Then Nilsson knowingly inflicted the most painful wound she could. “Anitra, for instance. Because you persist in maintaining your untenable position, I’m having to constrain her as a witness to testify against you. Confess — and she’s at liberty to carry on with her life. Keep your counsel — and Anitra stays on the Moon for six months or more. In all that time you won’t see a damned thing of her until your court appearance.”
Nodding to the Moonforce guards, Nilsson stalked out of the ward.
Peter stretched himself and writhed uncomfortably. He found the constant pain was beginning to exceed his threshold of endurance. He shouldn’t have been so boastful in front of Mr Sullivan. Soon he would have to go crawling to him, figuratively speaking, begging him for more painkillers.
But far worse than physical pain, the last thing the Commissioner had said had struck him hard. The HR assassins were still at liberty. While Nilsson was stopping Anitra from leaving the Moon, the girl was at their mercy: a sitting target.
Maybe in the end there were a lot of people he’d have to go crawling to.
Nobody lives on the surface of the Moon like they do on Earth, its dense atmosphere stopping most of the unhealthy solar radiation. But the Moon has no atmosphere. Industrial buildings clutter the landscape around Lunaborg, but they are well-enough shielded, as is Lipsky Spaceport. The bulk of the vast capital city lies underground.
Diametrically opposite to Lunaborg, in full view of the Earth, stands Jordvik, Selene’s second city. Deliberately concealed, by order of the Council of the Inner Planets, it is entirely underground. When finally Gaia is readmitted to full membership of the Council, which won’t happen until it can sufficiently calm its political turmoil to appoint a plenipotentiary delegate, then intermondial trade and tourism will resume and all such precautions will be remembered for what they were: absurd.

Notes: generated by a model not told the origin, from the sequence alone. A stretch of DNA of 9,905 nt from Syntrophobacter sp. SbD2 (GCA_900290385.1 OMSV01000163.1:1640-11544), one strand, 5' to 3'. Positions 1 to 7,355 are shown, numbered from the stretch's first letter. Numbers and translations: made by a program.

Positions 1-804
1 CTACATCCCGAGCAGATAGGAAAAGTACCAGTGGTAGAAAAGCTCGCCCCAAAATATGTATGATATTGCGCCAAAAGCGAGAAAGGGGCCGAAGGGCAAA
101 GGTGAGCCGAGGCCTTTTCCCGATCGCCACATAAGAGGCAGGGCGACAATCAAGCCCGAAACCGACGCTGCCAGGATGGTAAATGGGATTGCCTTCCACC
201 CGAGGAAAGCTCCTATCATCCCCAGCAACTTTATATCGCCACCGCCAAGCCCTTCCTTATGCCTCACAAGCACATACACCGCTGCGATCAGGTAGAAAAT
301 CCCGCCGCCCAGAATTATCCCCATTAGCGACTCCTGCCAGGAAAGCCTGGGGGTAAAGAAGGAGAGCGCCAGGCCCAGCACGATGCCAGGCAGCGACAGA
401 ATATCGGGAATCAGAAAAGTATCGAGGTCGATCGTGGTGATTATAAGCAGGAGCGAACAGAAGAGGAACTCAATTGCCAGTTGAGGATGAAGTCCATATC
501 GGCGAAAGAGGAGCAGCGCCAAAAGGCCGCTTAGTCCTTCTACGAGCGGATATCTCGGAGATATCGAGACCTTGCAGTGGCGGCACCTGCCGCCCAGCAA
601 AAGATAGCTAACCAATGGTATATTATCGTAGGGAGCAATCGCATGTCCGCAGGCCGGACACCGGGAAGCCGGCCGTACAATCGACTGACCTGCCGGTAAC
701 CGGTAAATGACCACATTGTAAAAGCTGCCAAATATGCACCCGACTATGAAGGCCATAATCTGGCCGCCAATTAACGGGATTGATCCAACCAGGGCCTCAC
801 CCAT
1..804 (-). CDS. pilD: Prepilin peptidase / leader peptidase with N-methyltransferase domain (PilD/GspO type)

Fourteen main concourses run north-south in parallel through Jordvik. The chief of these is Avenue Five, into which two young men from another world descended through the public levitators. They wore stained dust suits that looked as if they’d been through fire, plus lightweight, airtight helmets. Their visors were adjusted to half-silvered, presenting blank faces to the outside world. Thus sealed off from the rest of humanity, they conversed in private via the intertalk built into their helmets. The Seleneans ignored them: they had seen Martians here often enough, though few of them had ever spoken to one.
The first young man, Viktor, looked all about him. They were in a vast smooth cavity like the inside of an opalescent dome, the walls and ceiling being nothing but a smooth canvas on which to display moving images. As the two young men stood and looked, they saw a light-show going on, portraying the birth of the cosmos. Brightly coloured galaxies went to and fro like snails dancing a strathspey, colliding and unwinding into filaments of stars.
“Is this the Gaiascope?” asked Viktor, excitement in his voice.
“No,” said his companion, Hermes. “This is Moon Dog Square — and that’s the famous Moon Dog you see in the middle.”
Viktor looked… and his heart shrivelled like a salted slug. Beneath a hemisphere of clear fused quartz perched a shapeless apparition — a mooncalf — weighed down by heavy chains with oblong links. Eyeless, it bared its teeth to the sky in a never-ending howl.
In the North of England they talk of a demonic creature called the barghest. Nobody can describe to you what it looks like, even those who’ve encountered it, except that when seen by moonlight it has no real shape.
“The people of Jordvik call it the Fenris,” contined Hermes. “A monster from Norse legend, I am told.”
Viktor was appalled. “I always thought of Moon Dog Square as a big happy place, like the Areopagus back home in Nix City. What with that horrible thing stuck in the middle, it feels anything but. You’ve got to be weird to be happy here.”
“It’s a matter of opinion.”
“Why don’t they get rid of it?”
“Jordvik folk are proud of their Moon Dog. They wouldn’t want to be without it.”
Viktor stood with his head to one side, grappling with the notion that somebody might worry if one day it simply disappeared. “Is it a memorial to the old Gaiascope?”